COVID-19: Back to School?

One of the first states hit by COVID-19 (some would say, the first) was Washington. It, along with California and New York, formed the epicenter, the focus of the initial invasion of the deadly virus.

But Washington state did a terrific job containing the virus. Perhaps one of the reasons was quick action by state government, including closing public schools very early.


As for how COVID-19 affects, and transmits, through school students — there’s a lot still to be learned. But we do know that all ages can get it, and all ages can transmit it to others. We know that school brings massive numbers together, and exposes them to each other in settings that make the spread of infection far too likely. We know that it can be especially pernicious, because so many are asymptomatic and can spread the disease like wildfire, without even knowing it.

Re-opening schools exposes every child to every other child. That in turn, expsoses every member of each child’s immediate family. That’s most of the population. My opinion: the level of exposure is far too great, the risk is far too high, it is not possible at this time to re-open schools safely.

But you don’t have to agree with me, to worry about the fact that nobody is even talking about it. We all “assume” schools are re-opening, but I’ve heard nothing about plans to make testing available — training for staff to recognize symptoms — protective measures (will there be masks? social distancing?) — will all be required to attend, or given the option?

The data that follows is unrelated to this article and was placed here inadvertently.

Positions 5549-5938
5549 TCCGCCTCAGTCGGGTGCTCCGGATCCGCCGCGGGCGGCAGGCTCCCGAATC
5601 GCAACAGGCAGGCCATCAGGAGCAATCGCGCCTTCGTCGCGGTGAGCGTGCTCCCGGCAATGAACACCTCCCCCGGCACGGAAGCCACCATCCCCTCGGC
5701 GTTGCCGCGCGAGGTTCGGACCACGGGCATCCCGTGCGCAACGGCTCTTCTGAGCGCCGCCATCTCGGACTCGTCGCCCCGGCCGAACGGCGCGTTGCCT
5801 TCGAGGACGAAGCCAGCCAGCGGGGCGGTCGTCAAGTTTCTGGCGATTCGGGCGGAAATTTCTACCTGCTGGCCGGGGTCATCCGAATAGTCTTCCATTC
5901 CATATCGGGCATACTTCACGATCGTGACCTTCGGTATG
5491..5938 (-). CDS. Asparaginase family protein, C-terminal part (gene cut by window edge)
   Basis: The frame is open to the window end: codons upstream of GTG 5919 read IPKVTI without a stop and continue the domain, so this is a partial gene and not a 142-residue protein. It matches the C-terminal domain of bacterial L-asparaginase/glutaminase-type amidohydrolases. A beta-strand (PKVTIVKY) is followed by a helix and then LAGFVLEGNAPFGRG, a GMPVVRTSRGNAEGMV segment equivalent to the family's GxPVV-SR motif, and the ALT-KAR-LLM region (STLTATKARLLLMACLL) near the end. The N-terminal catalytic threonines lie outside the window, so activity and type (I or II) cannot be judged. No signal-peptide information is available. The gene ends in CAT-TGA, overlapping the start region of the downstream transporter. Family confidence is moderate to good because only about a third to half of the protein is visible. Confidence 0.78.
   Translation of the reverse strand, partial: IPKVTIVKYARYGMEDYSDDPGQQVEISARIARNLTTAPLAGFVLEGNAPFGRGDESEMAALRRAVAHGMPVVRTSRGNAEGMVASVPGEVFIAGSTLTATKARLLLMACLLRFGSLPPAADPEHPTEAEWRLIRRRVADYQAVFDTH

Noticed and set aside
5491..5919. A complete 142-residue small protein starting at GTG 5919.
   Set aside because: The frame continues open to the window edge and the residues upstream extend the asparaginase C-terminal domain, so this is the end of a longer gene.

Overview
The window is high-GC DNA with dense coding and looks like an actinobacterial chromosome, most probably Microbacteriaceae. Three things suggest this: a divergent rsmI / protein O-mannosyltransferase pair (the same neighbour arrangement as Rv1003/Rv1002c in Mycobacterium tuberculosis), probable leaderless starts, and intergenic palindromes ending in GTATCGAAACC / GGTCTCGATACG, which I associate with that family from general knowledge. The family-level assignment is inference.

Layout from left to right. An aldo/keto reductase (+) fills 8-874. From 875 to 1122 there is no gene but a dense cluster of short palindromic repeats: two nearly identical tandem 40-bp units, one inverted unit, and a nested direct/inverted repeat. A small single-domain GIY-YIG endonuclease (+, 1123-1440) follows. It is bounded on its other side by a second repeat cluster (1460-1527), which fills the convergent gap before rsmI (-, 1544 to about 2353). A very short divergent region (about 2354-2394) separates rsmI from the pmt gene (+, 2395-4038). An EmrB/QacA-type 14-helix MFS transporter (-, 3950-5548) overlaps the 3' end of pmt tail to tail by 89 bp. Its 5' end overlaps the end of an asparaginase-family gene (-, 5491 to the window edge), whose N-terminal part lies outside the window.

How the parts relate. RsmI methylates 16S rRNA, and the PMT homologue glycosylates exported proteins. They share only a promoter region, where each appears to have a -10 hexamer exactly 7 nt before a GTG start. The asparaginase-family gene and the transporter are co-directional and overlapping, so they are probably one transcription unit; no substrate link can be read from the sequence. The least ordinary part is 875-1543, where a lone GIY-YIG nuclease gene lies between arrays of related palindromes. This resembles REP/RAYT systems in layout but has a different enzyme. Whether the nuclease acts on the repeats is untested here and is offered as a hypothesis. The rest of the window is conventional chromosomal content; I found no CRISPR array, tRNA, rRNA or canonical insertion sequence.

Will teachers (and other staff) have no choice other than “risk yourself or lose your job”?

What if they have at-risk family members? Elderly parents, a spouse with diabetes or cancer, or another high-risk group: a newborn baby. Is it “risk your entire family or lose your job”?

Nobody is even talking about this. School starts in about a month? Start the conversation. Not just on blogs, facebook/twitter/instragram etc. Write that letter to the editor of the local paper. Send that letter/email (handwritten letters work best) to government officials. Please do it soon.


This blog is made possible by readers like you; join others by donating at My Wee Dragon.


14 responses to “COVID-19: Back to School?

  1. Harold Brooks

    I can assure you conversations about what is going to happen are going on at lots of local levels. My wife is a middle school pre-engineering teacher who is supposed to be changing districts to start a new program and things are really up in the air about what classrooms/teaching will be like in the fall around here. The American Pediatric Association has pointed out the mental health costs to children if there is no return to classrooms in the fall. It’s a terrible dilemma.

  2. Children at school will allow the virus to blow up and spread with dramatic speed. We will struggle to unring the bell if we try it. We can’t go back to this idea until we have herd immunity established. Some states or communities will try it and have to walk it back when infection rates blow up. Maybe we will learn from the states that re-opened too soon and too much, but I doubt it. There is less pressure to re-open school because it is not the “economy” but there will be some pressure. School’s out!